All you can do is punch and kick and execute Sick Moves. That’s all the combat amounts to, so you can probably guess how extremely repetitive the game gets even after a few fights. If you add the jankiness and the fact that upgrades don’t noticeably do much to improve your character’s attacks (attacks do so little damage to bosses), it can get boring and frustratingly annoying just spamming A and X until the enemy is eventually defeated. Plus, parrying/countering enemy attacks feels so unresponsive that I found myself simply tapping the B button without caring for actually timing my presses like in other melee-heavy games.

Oh, and what is it with game developers and the urge to shoehorn in a forced stealth section in a game that doesn’t even feature stealth as an actual core gameplay mechanic? Troublemaker Raise Your Gang is guilty of that too, as on forced stealth section near the end of the game has me grabbing my head with frustration. Since the game doesn’t have any stealth mechanics, it’s almost impossible to properly gauge how far the enemies’ cone of detection is. This stealth section is the only part of the game where I actually experienced the game over screen. Several times.

Besides combat, there are rare sections in the game where you can free-roam around the school. And yeah, the game pretty much only features the same school setting for the majority of its playtime. During free roaming, you can talk to other students or play minigames. These minigames range from doing push-ups (by flicking the analogue sticks), card games, hide-and-seek games, and even one game that’s pretty much a Slenderman clone. The problem is that some of these are downright broken and unplayable. One minigame even forced me to exit and relaunch the game.

Last but not least, Troublemaker Raise Your Gang features horrible English translations/localizations. They get the message across well enough, but they often don’t make much sense, and there are Indonesian words sprinkled in from time to time. As a Malaysian, I could get the gist of what these translations mean but those not from Indonesia or Malaysia will probably find the English translations/localizations confusing, with grammatical mistakes and sentences that just sound unnatural when spoken aloud. Fair warning, there’s also strangely a ton of profanity. Almost every sentence has some kind of swear word in them, which is weird. I know high school kids sometimes cuss a lot but this is too much, almost Scarface-levels of comical.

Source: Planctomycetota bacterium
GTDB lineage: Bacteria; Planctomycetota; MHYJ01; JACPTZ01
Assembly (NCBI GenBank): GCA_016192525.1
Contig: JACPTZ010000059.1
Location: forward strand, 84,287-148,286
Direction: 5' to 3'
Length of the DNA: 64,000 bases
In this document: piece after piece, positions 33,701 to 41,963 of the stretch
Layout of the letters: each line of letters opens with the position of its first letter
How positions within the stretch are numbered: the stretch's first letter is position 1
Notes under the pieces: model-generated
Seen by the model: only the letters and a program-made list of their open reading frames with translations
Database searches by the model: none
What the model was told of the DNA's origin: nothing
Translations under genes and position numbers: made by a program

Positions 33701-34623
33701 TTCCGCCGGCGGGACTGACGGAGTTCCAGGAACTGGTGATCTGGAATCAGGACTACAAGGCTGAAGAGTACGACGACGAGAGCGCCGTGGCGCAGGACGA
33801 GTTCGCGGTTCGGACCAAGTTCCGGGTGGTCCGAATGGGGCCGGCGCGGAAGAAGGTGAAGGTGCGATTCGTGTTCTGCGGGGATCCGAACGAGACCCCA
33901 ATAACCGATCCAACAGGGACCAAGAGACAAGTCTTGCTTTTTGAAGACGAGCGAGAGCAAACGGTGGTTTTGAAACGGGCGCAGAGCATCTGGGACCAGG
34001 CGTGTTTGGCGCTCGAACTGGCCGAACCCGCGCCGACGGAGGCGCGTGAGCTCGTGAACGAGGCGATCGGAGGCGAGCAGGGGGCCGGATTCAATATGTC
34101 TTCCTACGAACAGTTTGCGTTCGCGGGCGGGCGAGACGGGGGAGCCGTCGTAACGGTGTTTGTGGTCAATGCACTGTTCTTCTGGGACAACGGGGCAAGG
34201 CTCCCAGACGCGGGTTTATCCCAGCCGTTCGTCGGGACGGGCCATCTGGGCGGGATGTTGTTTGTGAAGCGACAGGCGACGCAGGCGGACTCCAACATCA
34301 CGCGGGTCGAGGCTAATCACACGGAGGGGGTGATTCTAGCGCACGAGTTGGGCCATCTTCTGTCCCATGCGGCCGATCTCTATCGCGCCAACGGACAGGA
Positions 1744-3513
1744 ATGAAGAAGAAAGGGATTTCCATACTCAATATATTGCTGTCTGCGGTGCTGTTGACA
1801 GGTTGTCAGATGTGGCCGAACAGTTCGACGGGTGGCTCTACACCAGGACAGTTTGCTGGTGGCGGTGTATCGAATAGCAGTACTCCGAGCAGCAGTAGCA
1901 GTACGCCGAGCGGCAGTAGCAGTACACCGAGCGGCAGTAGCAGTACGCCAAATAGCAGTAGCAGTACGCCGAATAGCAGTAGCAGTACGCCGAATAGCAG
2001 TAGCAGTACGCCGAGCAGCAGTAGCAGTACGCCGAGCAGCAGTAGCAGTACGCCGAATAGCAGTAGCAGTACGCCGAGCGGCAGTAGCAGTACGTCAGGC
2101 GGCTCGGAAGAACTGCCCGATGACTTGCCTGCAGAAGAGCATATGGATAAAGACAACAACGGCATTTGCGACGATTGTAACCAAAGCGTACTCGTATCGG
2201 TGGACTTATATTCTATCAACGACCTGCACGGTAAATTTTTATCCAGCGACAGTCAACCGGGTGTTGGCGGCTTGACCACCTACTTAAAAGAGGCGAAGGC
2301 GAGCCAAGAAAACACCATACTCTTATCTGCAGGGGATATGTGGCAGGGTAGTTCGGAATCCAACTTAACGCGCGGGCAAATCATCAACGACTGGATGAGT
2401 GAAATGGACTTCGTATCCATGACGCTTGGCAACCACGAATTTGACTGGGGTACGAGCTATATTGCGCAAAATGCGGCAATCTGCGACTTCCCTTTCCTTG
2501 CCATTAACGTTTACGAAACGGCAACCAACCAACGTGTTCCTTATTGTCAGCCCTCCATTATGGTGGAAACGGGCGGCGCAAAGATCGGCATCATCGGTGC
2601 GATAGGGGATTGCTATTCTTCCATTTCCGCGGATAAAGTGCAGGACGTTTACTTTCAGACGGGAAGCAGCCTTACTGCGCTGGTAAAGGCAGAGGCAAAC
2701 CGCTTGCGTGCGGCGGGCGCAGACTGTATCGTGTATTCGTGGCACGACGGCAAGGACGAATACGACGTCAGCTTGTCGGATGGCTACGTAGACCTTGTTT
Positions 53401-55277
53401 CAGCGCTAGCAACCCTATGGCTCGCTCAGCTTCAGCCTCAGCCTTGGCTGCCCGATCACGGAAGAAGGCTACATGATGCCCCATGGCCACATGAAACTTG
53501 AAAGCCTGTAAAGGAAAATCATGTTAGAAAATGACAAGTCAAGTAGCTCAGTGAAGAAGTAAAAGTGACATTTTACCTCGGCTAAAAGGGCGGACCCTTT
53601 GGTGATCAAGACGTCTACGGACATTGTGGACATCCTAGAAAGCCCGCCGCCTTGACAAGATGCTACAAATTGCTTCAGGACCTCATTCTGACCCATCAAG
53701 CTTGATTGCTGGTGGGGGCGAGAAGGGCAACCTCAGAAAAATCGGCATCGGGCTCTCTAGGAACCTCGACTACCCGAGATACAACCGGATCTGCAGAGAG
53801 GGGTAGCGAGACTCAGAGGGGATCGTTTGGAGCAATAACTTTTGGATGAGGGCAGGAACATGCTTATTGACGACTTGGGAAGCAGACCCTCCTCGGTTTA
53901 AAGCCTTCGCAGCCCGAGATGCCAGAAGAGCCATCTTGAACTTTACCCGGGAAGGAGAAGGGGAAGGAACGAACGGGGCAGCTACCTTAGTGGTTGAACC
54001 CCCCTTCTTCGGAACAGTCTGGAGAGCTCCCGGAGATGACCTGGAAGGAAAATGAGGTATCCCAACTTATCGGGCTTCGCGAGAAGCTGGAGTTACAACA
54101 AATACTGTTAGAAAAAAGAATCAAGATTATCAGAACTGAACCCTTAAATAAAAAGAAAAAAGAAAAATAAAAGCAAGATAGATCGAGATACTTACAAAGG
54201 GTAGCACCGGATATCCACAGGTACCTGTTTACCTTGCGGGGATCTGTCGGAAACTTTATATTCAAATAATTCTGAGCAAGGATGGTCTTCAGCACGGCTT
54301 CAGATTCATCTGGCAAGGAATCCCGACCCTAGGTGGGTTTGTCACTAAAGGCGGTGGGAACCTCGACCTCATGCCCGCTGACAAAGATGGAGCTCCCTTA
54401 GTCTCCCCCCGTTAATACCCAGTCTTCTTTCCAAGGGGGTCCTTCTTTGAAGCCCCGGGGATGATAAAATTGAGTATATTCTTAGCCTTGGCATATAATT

Wasted Potential

Ultimately, while I’m sure the folks at Gamecom Team poured a lot of hard work into Troublemaker Raise Your Gang, it just isn’t a good game to actually play. It could have been a good game if the developers spent more time on making the core combat better and improving it, instead of focusing on whatever else they put resources into.


  • Unique and authentic Indonesian school setting and language.
  • Nice local art style.


  • Janky and unsatisfying combat.
  • No grappling moves in a 3D brawler.
  • Forced stealth section.
  • Upgrades don’t feel significant.
  • Bad English translations/localizations.


Troublemaker Raise Your Gang was reviewed on PC based on a review copy provided by the publisher. It is slated to launch for PC on 31 March 2023.

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  1. Bringing Troublemaker’s Budi To Life: An Interview With Abel Valentino | KAKUCHOPUREI.COM

    April 18, 2023 at 5:01 pm

    […] Troublemaker is one of the hottest games coming out of Indonesia right now, following new kid Budi, and his fight to the top of the high school food chain. The game has a distinct spirit of nostalgia, and has a fun setting and characters. You can find our review of the game here. […]

  2. 3D Beat Em Up Troublemaker 2: Beyond Dream Announced For PC | Kakuchopurei

    October 13, 2023 at 3:27 pm

    […] check out our Troublemaker: Raise Your Gang review or our interview with Budi’s voice actor, Abel […]